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Designing a reason to return: Two old buildings have been turned into one new creative hive.

COLUMN: Brian Libby's PORTLAND ARCHITECTURE


COURTESY: PETE ECKERT - SEA renovated an historical warehouse and pet hospital into their new office space.When Scott Edwards Architecture purchased a circa-1947 former warehouse on East Burnside Street and 25th Avenue shortly before the firm's 10th anniversary in 2007, its 8,000 square feet seemed limitless.

"We were like, 'We'll never outgrow this,'" recalls firm principal Peter Grimm.

But outgrow it they did, as Scott Edwards over the ensuing post-recession years became known for some of Portland's best houses, not to mention brewpubs, libraries and health clinics, all underscored by a collaborative firm culture devoid of prima donnas. It was only reluctantly that in recent years the firm went shopping for new space, its staff having grown fond of East Burnside's mix of blue-collar businesses, new restaurants and old homes. There was something about the creative energy the old warehouse inspired.COURTESY: SCOTT EDWARDS ARCHITECTURE - A historical shot of the pet hospital from the Portland Archives.

Thankfully, an even older building next door, a former pet hospital completed in 1928, became available for purchase, giving Scott Edwards the extra space they needed without abandoning the roots they'd put down over 15 years — or their favorite barbecue spot across the street. The resulting firm headquarters is a successful fusion of two buildings as well as a hybrid of old and new. Quite simply, it's a potential magnet at a moment when that matters more than ever.

As office workers are tentatively, partially returning to their desks, commercial interiors must do more now to attract and retain employees, not only in competition with other companies but in competition with their homes. It's not just architecture or convivial neighborhood that makes the best attractor. It's both. With downtown still only slowly coming back, spots like these make sense to double down on.

"We always loved the neighborhood," Grimm says. "When this opportunity presented itself, everyone went, 'OK, we can choose our own adventure now.' We could chart our own course."COURTESY: PETE ECKERT - The resulting firm headquarters is a successful fusion of two buildings as well as a hybrid of old and new.

After losing firm co-founder Kelly Edwards to cancer in 2016, the headquarters could mark a new era for Sid Scott and colleagues.

Not every architecture firm uses its office as calling card. Most occupy spaces they didn't design, and are there for practical reasons: location, square footage, cost. But sometimes firms seize the opportunity to tell their own architectural story. Take ZGF, the city's largest firm, which occupies a several lower floors at 2009's 12 West, the glass-ensconced, 23-story downtown condo of its own design. Or Mahlum Architects, which in 2020 retrofitted a portion of the Custom Blocks, a century-old industrial property in the Central Eastside, into its office, along the way becoming first in Portland to meet rigid Living Building Challenge guidelines for sustainable design and construction.COURTESY PHOTO: VANITA CARRILLO-RUSH - The interior of SEA's new firm is custom designed.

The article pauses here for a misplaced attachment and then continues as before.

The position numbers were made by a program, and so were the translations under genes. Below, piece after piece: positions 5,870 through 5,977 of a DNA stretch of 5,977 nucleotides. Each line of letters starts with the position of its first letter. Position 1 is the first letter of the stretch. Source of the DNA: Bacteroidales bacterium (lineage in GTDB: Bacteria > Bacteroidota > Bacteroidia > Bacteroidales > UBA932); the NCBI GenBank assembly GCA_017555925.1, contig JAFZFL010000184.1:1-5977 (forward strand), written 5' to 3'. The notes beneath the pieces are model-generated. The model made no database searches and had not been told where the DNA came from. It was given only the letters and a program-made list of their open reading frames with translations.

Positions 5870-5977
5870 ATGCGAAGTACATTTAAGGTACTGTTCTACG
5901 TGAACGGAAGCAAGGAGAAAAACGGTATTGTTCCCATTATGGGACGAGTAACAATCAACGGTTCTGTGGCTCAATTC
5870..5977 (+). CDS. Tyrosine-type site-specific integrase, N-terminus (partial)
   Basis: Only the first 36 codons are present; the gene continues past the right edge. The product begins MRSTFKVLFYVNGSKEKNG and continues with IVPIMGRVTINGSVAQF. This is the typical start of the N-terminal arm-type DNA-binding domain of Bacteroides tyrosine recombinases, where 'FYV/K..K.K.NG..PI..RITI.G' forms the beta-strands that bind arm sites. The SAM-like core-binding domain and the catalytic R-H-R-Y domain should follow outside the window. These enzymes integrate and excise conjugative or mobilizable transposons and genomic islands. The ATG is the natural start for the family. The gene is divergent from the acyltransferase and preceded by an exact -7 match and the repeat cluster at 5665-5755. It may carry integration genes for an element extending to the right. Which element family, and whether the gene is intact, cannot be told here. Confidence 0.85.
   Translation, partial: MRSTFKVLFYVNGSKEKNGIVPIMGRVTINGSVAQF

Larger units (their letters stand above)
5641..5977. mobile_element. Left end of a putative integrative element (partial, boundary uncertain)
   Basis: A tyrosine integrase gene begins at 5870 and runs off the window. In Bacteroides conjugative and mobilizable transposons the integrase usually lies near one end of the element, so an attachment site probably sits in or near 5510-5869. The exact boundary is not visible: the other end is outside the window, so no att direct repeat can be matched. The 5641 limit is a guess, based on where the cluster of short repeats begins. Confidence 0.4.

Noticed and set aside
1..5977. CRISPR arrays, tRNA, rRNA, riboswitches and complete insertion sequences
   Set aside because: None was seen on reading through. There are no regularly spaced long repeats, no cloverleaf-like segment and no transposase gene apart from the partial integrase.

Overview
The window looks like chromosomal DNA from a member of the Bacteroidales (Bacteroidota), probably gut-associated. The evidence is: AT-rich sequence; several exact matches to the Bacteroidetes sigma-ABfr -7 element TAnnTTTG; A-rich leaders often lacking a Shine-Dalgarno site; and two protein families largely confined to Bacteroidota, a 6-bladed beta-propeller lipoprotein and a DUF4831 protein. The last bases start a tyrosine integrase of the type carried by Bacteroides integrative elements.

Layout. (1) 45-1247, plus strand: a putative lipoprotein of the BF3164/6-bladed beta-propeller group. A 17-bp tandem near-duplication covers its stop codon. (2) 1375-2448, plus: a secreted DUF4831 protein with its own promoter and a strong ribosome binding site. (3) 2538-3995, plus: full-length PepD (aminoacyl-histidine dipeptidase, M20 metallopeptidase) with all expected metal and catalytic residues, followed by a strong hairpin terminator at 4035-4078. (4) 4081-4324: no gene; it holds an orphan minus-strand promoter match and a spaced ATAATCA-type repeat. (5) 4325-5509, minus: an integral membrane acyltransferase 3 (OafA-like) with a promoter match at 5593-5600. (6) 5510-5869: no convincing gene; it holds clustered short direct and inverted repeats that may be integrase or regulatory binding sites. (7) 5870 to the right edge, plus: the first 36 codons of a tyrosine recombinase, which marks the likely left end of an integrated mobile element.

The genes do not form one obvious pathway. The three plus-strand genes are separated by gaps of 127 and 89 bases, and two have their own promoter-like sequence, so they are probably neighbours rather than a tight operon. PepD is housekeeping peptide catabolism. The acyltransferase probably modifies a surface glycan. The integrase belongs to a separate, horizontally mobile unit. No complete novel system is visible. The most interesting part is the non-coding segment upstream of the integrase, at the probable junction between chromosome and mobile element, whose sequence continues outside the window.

From outside, the expanded Scott Edwards headquarters blends in, the only giveaway that behind its storefront lies something more being a series of thin strips of pine to shading the vet-clinic building's upstairs glass. Above is a rooftop amenity space that allows employees to take in a 180-degree view looking west toward the Cascades and east toward downtown, over the treetops and the nearby auto-body shop.

Passing from the lobby into the wide-open main former warehouse space, it's hard not to gawk at the original Douglas fir bowstring ceiling trusses. The architects smartly left this beautiful engineering and craftsmanship exposed, merely adding to its array of original skylights, while inserting into the middle a series of small stand-alone, cube-shaped meeting areas as well as a tech-equipped open space in the middle with room for the whole firm to gather, both in person and remotely. Yet even the trusses arguably play a supporting role now, to the wide-open stairway and gathering spot between these two buildings. The space is flooded with natural light, and the mini-atrium it's part of creates on the west wing of the building — in the former vet hospital — a multi-story open space adjacent to the warehouse.

None of these moves are revolutionary. Yet as Scott Edwards marks its 25th anniversary, the building's 75th anniversary and the 15th anniversary of moving into this modest East Burnside office, as the milestones seem to indicate, maybe it's more than two buildings that are converging.PMG IMAGE - Brian Libby

Brian Libby is a Portland freelance journalist, critic and photographer who has contributed to The New York Times, The Atlantic and Dwell, among others. His column, Portland Architecture, can be read monthly in the Business Tribune or online (portlandarchitecture.com).


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